Final Musings:

Even though some people might be “creeped out” by Bilodo, I set those feelings aside so I could better focus on the major themes of the novel. The Peculiar Life of a Lonely Postman tells the beautifully tragic story of an overly idealistic man. Several instances in this novel made me reflect inwardly about the dangers of being too idealistic, but at the same time the novel as a whole reminded me of the importance of having dreams and wishes. At the end of the novel there is a Q&A with the author, and this is how he described the story of Bilodo:

“In my view, it is an intimist tale on the themes of loneliness, dreams, and imagination.” – Denis Thériault

I highly recommend this book to mature readers looking for a character- or theme-driven novel. Warning: there are one or two chapters with sexual imagery, which is why I say “mature” readers, but this imagery is depicted through the use of haiku, and it’s not necessarily crude.

If you do decide to add this book to your collection, please let me know what you think after reading it! It’s definitely a novel that requires some digestion afterwards, and I’ve been longing to have a discussion about it with someone!

Dear Mr. Knightley by Katherine Reay


“What do you know about me, Mr. Knightley? Really know? No matter what Father John told you or sent you, you can’t know it all. No one does. I alone carry it each and every day. And no matter how many characters I hide behind, how much work I bury myself beneath, my past still pushes me every day and haunts me every night.”


Dear Mr. Knightley by Katherine Reay
Published Nov 2013 by Thomas Nelson
Adult Fiction-Romance
Format: e-book; 328 pages
Also From This Author: Lizzy & Jane
Goodreads | Amazon
My Rating: 4/5


Samantha Moore survived years of darkness in the foster care system by hiding behind her favorite characters in literature. After college, she receives an extraordinary opportunity: the anonymous “Mr. Knightley” offers her a full scholarship to earn her graduate degree at the prestigious Medill School of Journalism. The sole condition is that Sam write to Mr. Knightley regularly to keep him updated on her progress.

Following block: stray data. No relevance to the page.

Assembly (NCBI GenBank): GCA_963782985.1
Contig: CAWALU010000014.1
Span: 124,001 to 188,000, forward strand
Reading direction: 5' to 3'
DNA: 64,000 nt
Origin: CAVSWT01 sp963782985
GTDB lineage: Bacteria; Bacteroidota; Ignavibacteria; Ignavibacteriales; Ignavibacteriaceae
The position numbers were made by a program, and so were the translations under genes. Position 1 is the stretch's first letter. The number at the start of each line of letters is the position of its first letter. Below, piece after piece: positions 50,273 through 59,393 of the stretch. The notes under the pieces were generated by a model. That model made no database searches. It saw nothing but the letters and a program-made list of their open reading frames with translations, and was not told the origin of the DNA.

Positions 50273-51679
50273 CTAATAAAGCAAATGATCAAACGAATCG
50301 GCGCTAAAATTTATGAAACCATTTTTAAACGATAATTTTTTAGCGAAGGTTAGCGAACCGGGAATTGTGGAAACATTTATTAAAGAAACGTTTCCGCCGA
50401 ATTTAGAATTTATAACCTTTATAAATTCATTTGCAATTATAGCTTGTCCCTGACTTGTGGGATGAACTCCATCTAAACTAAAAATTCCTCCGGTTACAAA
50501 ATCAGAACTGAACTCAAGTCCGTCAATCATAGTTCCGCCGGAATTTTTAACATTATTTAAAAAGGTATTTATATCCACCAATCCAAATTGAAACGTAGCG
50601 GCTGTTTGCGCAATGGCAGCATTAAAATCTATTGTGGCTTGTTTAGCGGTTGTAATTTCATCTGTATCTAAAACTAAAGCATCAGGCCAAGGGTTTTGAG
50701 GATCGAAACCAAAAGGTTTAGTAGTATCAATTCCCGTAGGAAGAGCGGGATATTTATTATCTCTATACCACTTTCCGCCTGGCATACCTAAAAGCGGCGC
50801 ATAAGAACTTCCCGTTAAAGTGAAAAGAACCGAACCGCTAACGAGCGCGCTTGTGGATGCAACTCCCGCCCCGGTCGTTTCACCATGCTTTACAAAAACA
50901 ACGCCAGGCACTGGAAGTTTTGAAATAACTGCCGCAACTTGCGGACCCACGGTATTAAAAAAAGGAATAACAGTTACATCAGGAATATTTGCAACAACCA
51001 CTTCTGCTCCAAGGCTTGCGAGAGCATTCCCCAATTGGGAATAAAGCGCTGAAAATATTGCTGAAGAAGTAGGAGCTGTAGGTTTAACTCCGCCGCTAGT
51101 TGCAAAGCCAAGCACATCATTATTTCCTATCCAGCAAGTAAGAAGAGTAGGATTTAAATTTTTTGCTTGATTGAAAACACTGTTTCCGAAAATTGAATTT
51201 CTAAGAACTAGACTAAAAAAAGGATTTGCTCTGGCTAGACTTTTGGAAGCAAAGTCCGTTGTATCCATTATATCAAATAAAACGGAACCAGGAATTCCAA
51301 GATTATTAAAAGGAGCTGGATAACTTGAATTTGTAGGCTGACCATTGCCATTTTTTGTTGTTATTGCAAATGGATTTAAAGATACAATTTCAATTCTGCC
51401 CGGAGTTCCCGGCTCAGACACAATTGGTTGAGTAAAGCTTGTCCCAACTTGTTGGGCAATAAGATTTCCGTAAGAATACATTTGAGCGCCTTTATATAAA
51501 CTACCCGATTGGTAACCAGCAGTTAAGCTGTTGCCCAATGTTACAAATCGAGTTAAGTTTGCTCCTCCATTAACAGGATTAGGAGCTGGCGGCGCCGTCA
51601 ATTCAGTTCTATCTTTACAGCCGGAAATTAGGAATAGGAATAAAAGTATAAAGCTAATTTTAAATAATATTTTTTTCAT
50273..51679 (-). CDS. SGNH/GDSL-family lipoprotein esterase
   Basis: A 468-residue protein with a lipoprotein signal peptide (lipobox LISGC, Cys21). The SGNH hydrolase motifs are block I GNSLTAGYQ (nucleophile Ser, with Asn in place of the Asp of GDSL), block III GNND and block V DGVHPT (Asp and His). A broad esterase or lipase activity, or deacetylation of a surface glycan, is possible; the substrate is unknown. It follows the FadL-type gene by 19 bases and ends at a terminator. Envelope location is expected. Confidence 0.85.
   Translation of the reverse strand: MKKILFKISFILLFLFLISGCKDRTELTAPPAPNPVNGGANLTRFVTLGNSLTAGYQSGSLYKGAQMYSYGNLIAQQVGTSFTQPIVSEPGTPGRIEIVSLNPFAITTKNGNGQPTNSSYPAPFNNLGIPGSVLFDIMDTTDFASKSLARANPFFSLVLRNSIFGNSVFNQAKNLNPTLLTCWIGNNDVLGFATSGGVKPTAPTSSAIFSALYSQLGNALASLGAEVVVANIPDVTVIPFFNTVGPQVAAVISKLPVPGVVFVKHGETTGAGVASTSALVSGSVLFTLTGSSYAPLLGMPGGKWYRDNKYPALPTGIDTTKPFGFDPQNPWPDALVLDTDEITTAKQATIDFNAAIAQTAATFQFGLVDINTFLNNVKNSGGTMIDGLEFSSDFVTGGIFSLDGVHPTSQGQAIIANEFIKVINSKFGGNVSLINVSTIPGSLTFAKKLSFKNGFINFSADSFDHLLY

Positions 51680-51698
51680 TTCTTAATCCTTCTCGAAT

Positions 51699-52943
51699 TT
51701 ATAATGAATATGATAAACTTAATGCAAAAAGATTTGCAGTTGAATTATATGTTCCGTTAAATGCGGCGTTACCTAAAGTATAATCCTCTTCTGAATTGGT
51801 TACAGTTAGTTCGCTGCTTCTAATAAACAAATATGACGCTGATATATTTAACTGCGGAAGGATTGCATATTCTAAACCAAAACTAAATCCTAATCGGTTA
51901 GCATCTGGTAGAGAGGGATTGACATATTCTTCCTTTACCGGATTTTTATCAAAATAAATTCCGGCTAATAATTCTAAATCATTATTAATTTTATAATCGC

As Sam’s true identity begins to reveal itself through her letters, her heart begins to soften to those around her–a damaged teenager and fellow foster care kid, her classmates and professors at Medill, and most powerfully, successful novelist Alex Powell. But just as Sam finally begins to trust, she learns that Alex has secrets of his own–secrets that make it impossible for Sam to hide behind either her characters or her letters.


Dear Mr. Knightley is one of those novels that takes a little while to get into, but once you reach that point, it’s really hard to put the book down.

For me, there were two reasons I wasn’t fully invested from the beginning: the epistolary style and the e-book format. I was given this novel by the publisher in exchange for a review, but the e-book they sent me was so bad, and I’m not referring to the context of the story at all. The e-book was FULL of punctuation errors that would have normally caused me to not finish the book. So I highly recommend reading this book in print format, to avoid any e-book errors, but also because this story is told almost entirely through letters. It took some time for me to get used to Samantha’s letters, but fortunately she is a reliable narrator, one you start to root for after uncovering her past.

Samantha’s story is intriguing, especially when we finally get to see into her past. Because she’s writing these letters to an anonymous stranger, she doesn’t just jump into her painful back story. We have to wait a little while, just like all of the other characters, before she opens up to us. But once she finally does become vulnerable her story becomes so much more interesting. Before that moment the story is rather fluffy and sappy (especially with all of the classic literature quotes she throws in during daily conversations), but afterwards you start to understand how she uses these characters to hide behind because she’s too afraid to get hurt by others.

“I still fear judgement. Most days I feel cast off, dirty, and not worthy. Won’t others feel the same way about me?”

Which brings me to the secondary characters. To be honest, I was much more invested in their stories than in Sam’s, especially Kyle’s and the Muirs’s. Kyle is the wayward teenager who shares Sam’s foster system tragedy. Sam takes him under her wing when he’s abrasive and short-tempered and by the end you really just want to hug him. I loved how his character development panned out. The Muirs are a lovable older couple that bring warmth and comfort into the novel and into Sam’s life.

Dear Mr. Knightley surprised me because it was so much more than just an Austen-inspired novel. The themes cut much deeper: allowing oneself to be vulnerable after being hurt emotionally and physically, child rights & the pitfalls of the foster care system, and helping out others even in the midst of personal struggles and tribulations.

Read This If…:

…you enjoy books that surprise you
…you like reading books that talk about deep and painful things
…you sympathize with characters who stay pure and kindhearted in an ugly world
…you love a love story!

Final Musings:

I really enjoyed Dear Mr. Knightley because it surprised me with its deeper & unexpected plot points. This story made my heart break at times and my face light up in a smile at others. Please give this novel a chance! It’s much more than an Austen-inspired light read :)

“All this is a part of us. God, bad, and ugly, Sam, this is our story.”